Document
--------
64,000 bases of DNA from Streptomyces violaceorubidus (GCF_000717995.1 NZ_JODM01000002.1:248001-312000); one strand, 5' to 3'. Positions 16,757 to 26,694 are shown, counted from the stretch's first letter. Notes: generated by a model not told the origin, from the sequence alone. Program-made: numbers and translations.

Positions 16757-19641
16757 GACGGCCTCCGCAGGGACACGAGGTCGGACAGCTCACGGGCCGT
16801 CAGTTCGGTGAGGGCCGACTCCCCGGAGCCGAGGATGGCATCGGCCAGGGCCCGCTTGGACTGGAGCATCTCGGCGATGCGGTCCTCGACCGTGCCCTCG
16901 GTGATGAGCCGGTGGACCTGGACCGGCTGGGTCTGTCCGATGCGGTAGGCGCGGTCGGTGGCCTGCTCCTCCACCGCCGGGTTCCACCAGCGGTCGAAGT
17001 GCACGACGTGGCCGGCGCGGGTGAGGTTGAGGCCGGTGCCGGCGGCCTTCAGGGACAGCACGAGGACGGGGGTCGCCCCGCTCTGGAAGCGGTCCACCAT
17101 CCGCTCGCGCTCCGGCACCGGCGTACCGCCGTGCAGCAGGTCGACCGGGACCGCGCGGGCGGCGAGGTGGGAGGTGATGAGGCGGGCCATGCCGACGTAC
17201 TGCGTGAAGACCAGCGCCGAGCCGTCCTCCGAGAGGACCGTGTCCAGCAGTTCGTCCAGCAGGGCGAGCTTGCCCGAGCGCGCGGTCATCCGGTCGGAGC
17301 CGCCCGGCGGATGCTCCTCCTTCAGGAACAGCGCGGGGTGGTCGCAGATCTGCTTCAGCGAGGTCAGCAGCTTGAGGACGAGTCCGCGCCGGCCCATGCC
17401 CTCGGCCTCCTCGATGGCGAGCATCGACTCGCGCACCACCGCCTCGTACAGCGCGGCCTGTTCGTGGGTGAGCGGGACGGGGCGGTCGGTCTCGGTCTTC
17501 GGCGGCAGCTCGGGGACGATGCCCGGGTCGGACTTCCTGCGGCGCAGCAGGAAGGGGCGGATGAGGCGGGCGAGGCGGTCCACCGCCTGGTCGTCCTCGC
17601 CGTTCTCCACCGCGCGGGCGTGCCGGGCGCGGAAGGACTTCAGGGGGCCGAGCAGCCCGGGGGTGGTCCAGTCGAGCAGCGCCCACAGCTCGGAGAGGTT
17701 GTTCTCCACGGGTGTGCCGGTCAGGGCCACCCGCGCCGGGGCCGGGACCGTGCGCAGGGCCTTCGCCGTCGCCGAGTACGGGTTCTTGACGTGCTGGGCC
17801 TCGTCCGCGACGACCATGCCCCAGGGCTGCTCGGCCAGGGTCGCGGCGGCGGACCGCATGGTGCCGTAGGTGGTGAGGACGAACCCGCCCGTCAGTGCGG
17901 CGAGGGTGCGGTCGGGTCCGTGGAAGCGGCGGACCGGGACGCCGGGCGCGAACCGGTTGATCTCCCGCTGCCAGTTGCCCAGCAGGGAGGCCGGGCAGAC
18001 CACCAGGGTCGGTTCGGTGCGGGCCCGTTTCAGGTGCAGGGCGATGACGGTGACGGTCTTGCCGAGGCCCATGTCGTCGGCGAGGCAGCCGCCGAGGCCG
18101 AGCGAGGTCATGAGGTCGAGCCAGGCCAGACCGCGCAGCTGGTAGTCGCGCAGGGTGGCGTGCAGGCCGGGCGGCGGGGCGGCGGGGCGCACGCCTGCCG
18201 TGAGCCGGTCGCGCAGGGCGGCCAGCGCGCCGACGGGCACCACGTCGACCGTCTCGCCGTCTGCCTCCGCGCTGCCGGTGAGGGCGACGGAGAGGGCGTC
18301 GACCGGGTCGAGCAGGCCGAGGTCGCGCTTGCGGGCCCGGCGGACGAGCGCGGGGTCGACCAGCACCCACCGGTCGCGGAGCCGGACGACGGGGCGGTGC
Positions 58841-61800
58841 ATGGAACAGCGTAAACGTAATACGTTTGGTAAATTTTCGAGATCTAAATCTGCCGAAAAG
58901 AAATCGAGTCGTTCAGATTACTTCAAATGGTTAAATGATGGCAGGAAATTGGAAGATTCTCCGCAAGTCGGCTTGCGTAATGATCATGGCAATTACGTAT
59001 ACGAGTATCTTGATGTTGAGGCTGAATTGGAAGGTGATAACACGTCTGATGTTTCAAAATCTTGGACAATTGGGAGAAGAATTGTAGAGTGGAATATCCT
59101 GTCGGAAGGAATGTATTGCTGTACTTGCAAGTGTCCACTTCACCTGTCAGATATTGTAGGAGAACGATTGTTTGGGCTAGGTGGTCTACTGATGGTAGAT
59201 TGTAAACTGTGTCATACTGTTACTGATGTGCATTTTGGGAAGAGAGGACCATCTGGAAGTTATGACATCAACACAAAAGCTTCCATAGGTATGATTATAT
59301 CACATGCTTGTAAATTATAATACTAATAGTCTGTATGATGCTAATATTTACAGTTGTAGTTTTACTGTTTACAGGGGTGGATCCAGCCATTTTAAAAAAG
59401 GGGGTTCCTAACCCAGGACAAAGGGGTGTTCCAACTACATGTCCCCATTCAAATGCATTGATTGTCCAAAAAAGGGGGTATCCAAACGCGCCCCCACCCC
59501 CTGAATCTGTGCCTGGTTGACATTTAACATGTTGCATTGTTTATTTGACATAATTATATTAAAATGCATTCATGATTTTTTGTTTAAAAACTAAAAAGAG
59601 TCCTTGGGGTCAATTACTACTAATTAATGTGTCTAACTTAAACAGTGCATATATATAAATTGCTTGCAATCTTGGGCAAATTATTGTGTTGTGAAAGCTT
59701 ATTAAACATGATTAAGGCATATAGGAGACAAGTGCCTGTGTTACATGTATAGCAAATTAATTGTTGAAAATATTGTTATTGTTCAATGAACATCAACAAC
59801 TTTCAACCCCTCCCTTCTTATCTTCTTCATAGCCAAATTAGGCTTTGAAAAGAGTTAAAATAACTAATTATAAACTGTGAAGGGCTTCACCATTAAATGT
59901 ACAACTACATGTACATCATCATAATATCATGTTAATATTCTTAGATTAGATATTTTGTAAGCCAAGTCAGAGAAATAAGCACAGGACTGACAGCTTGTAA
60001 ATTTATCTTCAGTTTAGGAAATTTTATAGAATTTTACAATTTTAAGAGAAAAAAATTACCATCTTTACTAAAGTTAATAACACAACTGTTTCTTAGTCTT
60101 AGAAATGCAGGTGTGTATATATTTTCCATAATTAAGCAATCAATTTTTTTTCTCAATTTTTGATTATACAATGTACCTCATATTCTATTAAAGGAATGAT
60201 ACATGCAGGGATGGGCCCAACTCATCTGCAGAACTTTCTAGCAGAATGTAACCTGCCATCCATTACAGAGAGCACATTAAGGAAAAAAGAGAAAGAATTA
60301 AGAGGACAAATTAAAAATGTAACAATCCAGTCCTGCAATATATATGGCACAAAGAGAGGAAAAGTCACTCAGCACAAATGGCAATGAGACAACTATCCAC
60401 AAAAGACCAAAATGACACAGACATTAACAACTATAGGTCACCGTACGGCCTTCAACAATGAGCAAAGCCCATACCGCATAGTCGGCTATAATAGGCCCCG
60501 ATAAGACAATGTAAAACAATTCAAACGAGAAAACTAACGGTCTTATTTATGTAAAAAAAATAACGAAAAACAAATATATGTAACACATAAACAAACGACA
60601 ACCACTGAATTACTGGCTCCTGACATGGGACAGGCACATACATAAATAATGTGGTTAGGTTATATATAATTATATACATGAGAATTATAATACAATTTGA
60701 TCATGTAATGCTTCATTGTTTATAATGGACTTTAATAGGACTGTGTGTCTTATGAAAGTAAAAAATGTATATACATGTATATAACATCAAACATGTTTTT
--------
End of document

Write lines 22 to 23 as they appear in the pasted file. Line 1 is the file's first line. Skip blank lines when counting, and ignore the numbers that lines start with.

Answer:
58901 AAATCGAGTCGTTCAGATTACTTCAAATGGTTAAATGATGGCAGGAAATTGGAAGATTCTCCGCAAGTCGGCTTGCGTAATGATCATGGCAATTACGTAT
59001 ACGAGTATCTTGATGTTGAGGCTGAATTGGAAGGTGATAACACGTCTGATGTTTCAAAATCTTGGACAATTGGGAGAAGAATTGTAGAGTGGAATATCCT